Showing blog posts tagged with: being a family

Birthday celebrations

by Hilla Duka - View comments

jacob birthday morning

Yesterday we celebrated my clever, strong willed, highly opinionated and very charming son Jacob turning eight. As I constantly overestimate the time I have at hand compared to the time it will take me to do anything, I first went into town for a meeting, and a lunch date with two lovely friends from work. 

decorations for jacobs birthday party

When I finally got home I was exhausted, and still had to decorate and clean and make a cake (planning ahead aparently doesn't work for me), thankfully I had lots of help from Jonathan, but by the time the guests arrived I was knackered and lay panting on the sofa - charming...

baloons birthday party

Balloons for my lovely boys.

Jacob opening presents

Still, decorations and preparation matter little to birthday boys - presents and cake are way more important. Ever since Jonathan got a phone for his eighth birthday, Jacob's been impatiently awaiting his own eighth birthday, hoping for a phone of his very own. He was thrilled to unwrap his present and find an iPhone 4.

Aidan our cat watching over the birthday celebrations

One of our more special cats, Aidan (the one who thinks he's a dog and has no tail), helped with the wrapping paper. The rest of us are a bit unsure as to what he was helping with, but he was most happy to do it.

jacobs birthday cake

And then, presents had and dinner gulped down, came time for cake. Dark chocolate with strawberries had been ordered, so I didn't really have to get creative at all.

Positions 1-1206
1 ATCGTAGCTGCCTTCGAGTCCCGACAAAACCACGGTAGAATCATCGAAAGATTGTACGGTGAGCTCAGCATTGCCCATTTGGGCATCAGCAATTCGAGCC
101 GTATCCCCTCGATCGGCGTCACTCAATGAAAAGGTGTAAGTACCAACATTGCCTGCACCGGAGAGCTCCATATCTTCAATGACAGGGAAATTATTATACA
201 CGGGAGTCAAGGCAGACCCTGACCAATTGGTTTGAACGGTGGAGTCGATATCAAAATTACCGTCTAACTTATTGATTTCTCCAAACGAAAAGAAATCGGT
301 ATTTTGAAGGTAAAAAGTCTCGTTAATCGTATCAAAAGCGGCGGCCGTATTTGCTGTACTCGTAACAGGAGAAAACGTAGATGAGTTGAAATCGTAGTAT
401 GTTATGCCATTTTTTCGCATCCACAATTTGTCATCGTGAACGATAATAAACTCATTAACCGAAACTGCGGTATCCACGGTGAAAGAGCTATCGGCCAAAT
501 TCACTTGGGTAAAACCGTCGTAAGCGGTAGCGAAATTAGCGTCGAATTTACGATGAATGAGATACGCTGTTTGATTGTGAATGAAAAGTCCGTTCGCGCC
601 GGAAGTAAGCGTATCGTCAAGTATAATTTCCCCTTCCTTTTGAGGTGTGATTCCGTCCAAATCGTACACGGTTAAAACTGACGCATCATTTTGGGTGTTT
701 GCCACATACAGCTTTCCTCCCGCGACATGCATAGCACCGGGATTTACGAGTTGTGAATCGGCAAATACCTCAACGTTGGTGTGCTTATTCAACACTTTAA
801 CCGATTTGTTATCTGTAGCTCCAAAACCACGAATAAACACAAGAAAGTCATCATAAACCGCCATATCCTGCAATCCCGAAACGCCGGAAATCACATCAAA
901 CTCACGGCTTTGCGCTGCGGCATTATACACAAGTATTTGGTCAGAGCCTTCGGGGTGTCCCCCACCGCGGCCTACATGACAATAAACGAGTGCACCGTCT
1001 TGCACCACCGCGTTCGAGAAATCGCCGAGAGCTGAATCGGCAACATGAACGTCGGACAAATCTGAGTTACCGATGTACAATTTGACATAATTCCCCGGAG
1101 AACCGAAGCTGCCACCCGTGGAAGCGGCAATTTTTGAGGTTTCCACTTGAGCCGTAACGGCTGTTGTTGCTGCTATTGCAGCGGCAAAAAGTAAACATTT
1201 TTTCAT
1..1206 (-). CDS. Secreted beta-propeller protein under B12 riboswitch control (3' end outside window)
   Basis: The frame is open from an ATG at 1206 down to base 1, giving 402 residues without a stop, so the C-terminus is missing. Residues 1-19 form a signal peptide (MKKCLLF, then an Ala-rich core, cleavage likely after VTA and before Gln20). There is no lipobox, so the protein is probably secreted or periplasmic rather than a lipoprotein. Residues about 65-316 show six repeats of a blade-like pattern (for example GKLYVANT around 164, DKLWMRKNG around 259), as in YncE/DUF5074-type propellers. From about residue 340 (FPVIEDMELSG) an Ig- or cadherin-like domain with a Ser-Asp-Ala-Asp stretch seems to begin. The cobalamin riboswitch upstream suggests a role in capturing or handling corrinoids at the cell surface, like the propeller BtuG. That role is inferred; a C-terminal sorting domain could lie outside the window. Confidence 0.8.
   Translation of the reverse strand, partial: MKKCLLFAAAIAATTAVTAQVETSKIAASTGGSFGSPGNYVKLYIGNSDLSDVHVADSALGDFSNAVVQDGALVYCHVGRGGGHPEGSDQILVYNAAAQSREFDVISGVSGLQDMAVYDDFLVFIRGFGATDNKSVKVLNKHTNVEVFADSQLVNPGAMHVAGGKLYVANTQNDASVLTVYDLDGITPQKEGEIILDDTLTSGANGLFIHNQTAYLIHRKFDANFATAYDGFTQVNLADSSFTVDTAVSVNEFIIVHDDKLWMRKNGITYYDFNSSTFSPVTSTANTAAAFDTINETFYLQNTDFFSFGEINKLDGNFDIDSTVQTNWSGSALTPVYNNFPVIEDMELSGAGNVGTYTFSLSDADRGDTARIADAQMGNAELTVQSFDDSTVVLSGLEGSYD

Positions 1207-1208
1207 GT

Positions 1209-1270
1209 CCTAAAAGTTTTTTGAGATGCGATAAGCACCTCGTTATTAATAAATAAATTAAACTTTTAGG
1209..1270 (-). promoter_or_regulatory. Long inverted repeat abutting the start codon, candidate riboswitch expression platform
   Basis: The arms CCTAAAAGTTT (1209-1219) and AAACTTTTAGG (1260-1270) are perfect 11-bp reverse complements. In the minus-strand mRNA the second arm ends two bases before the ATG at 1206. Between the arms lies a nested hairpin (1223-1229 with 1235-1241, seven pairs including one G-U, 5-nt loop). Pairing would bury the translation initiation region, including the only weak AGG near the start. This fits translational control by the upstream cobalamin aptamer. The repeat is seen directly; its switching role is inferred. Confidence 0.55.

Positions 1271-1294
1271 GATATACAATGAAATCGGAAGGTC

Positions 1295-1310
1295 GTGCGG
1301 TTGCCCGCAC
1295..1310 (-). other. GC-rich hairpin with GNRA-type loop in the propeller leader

And then the party was over, the guests leaving and the kids climbing happily into their beds. And despite stressing out and feeling inadequate most of the afternoon, I sat down and looked at the mess around me, and felt so happy and grateful. Another birthday when we're all together. 


Shabbat bliss

by Hilla Duka - View comments

The week has gone by so fast, some time spent at the office, some spent with doctors, and some nights spent with a poorly Jacob. And then came Shabbat, and though Jacob was still coughing we packed ourselves in our little car and headed over to my dad and his wife to be treated to Shabbat dinner!

kids playing with shiba

The kids were thrilled, as that meant getting to see the new family member, Ashi the dog. Or maybe not so new, my dad bought him a few weeks after we found out about the cancer. I figure even Freud and Jung would agree on that one. Anyway, Ashi - a Shiba dog about six months old, is turning out to be a very sweet person, one of my cats has taken a special fancy to him, and tries to meow and communicate with him every time he comes over. And of course the kids love playing and cuddling with him. 

Jonathan making tacos

Jonathan was of course keen on helping out with dinner, making the ever so popular and historically correct Shabbat dish of Tacos. Please observe the heavy satire here, but I don't really know how to make a lot of Israeli dishes, apart from hummus and falafel, and by having tacos, at least we know the kids will eat without complaining. 

basil leaves

There really is no better food than that which has been prepared by someone else! I love how when you cook yourself, you're always using the same herbs and spices, preparing the same dish in the same way. Then when someone else makes you food, they do it differently, and you get all inspired as to how you could change things up.

jacob, jonathan and Ilir in the sofa after dinner

Then of course came the obligatory food coma - collapsing in the sofas and putting on a movie to make the kids sit still for a minute or two...

rear view mirror

And all of a sudden it was way past the kids bedtime, the evening over, and we headed back home again. 

cemetary by Karolinska Sjukhuset